Here are a couple of related book reviews about experience in a professional school. First is "One L", a book by Scott Turow (who also writes legal thrillers with about the same talent and readability as John Grisham) about his first year at Harvard Law School. I flirted with the idea of law school a very long time ago. Obviously, I like a good debate, I like research, I like the idea of justice, I'm quick with facts and arguments, etc. I'd probably make an ok lawyer, and I sometimes wonder about the road not taken. You know how it is. So it is interesting to read about what it is like in a prestigious law school, and of course, it is also interesting for me (as a college teacher) to read about student perceptions of professors, even at the graduate level. Turow's book isn't the best of its kind out there, but it is well worth the read if the subject of law school interests you at all.
A better book in the "first year" genre is Robert Reid's "Year One", about his first year at Harvard Business School. It's out of print, so if you're like me, you'll have to find it at a used bookstore somewhere or the library. I've never really considered going this route with my life, but I know a lot of science majors who bailed out for business school. A famous t-shirt at my undergraduate college said, in mathematical symbols, that the limit of one's degree as the GPA approaches zero is the MBA. People who can barely cut a "C" in a basic Physics, Chemistry, Mathematics or Biology curriculum, for example, can often go into the business track and find themselves head and shoulders above a whole bunch of people, many of whom have school as a distant second priority to their social life.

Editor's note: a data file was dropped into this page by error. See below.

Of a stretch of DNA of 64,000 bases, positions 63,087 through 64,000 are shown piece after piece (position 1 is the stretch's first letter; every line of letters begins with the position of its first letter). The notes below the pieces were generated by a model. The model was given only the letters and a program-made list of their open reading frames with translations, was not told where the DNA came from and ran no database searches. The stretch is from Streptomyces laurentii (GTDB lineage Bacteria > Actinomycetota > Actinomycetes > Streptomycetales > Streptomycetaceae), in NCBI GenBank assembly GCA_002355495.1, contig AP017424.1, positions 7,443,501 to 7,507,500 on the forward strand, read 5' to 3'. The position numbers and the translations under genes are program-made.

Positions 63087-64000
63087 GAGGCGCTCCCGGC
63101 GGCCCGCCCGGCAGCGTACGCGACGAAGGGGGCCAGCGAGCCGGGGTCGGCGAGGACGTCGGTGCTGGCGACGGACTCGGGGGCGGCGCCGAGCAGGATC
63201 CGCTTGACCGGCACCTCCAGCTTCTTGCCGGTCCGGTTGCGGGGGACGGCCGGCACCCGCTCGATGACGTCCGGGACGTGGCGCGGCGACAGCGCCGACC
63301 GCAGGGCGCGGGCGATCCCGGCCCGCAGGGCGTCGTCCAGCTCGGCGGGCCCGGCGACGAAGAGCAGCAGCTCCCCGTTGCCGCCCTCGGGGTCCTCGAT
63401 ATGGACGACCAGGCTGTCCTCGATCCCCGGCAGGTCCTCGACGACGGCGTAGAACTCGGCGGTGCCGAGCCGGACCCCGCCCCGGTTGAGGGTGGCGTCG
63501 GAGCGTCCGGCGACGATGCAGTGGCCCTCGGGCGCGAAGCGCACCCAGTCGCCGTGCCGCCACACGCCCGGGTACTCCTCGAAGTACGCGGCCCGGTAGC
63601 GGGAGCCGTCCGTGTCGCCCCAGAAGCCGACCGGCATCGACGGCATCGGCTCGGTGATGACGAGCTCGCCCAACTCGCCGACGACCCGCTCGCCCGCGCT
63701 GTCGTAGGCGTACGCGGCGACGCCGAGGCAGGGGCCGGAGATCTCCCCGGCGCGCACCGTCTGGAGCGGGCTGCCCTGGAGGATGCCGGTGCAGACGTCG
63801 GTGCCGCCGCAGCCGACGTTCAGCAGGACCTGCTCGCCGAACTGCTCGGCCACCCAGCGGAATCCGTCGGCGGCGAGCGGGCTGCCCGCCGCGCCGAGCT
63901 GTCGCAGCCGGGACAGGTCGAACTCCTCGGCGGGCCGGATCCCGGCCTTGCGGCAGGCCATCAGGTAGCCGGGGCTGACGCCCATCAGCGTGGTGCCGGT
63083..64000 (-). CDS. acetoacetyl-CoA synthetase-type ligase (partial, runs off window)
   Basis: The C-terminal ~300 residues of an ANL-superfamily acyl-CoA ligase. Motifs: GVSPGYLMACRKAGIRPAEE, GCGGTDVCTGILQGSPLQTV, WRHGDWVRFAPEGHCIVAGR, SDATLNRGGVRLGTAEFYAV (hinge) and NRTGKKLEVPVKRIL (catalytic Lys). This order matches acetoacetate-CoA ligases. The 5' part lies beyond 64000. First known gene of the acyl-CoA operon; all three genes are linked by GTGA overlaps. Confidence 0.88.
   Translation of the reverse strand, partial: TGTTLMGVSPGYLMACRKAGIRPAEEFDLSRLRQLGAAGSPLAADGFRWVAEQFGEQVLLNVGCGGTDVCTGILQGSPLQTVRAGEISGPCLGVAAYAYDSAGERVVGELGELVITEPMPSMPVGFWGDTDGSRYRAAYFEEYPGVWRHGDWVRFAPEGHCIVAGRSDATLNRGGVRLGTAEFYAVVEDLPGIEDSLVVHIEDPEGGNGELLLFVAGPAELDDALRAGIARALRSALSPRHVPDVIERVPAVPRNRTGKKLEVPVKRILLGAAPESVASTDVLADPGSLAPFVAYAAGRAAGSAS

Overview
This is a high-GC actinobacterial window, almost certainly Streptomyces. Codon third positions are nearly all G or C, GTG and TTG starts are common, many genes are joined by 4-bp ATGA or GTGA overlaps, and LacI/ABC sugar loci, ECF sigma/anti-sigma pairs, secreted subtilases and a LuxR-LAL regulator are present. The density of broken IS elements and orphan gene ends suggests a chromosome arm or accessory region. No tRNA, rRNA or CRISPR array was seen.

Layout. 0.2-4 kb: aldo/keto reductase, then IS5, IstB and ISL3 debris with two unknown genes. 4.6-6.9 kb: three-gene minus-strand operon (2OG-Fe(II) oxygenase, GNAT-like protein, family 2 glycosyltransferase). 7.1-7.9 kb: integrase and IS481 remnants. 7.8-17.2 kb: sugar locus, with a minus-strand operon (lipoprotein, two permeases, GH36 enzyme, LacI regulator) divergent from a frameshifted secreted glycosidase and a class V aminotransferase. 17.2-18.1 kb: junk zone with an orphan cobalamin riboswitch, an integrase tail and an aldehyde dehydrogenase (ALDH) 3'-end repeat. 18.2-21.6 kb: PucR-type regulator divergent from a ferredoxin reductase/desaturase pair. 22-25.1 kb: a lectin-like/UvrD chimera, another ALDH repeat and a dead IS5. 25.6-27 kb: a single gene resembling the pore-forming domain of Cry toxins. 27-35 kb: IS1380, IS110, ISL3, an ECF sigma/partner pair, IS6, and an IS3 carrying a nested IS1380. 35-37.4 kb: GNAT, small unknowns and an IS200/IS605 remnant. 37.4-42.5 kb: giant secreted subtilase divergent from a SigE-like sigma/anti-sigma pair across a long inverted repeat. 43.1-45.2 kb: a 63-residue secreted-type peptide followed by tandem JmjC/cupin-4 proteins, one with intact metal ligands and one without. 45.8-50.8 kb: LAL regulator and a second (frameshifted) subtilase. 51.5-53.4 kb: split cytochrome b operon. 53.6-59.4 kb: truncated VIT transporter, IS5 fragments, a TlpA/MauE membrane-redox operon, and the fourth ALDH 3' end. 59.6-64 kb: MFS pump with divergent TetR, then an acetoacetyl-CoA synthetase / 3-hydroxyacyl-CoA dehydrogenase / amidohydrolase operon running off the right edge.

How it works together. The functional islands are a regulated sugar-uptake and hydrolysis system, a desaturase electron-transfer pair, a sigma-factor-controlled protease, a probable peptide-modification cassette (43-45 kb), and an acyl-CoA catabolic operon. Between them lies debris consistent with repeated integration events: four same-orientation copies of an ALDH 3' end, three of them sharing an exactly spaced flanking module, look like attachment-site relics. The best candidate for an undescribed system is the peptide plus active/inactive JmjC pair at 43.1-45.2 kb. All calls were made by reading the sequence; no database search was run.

The best of the best go to the top business schools, and Reid tells his story of what comes then. I really liked the first half of this book, but in the second half, Reid's sense of wonder and fascination kind of gets lost as he gets bogged down in the nitty gritty details of classes and assignments. I also got the feeling that a sense of overwhelming cynicism was starting to set in, the kind of thing that repels me from that career path in the first place. It's one thing to be cynical about politics, quite another to be cynical about your career. I'm really lucky I landed in a situation where I got to pursue what I wanted all my life.
On a related note, by the way, I'm currently rereading the Harry Potter series (and I'm now reading about his first year at Hogwart's) for two reasons. One is that it is always interesting to reread a series in light of knowing the events in future books. I'm surprised how well Rowling makes reference to things to come and how complete her world seems to be even in the first story. Did you know that when Hagrid first delivers Harry to the Dursley's, he flies in on the borrowed motorcycle of his friend, Sirius Black? That's an example of a tiny plot point that you might read right over the first time but not after you've read later books, and the first book is loaded with those.
The second reason is that I don't want the movies to be the sum total of my memory of the story, which is so much richer than what they portray on film. I'm sure they'll make a hash (at least, compared to what it could be if given a LOTR Peter Jackson treatment) of the next two lengthy books. What a shame.Posted by Observer at June 13, 2004 06:36 PM
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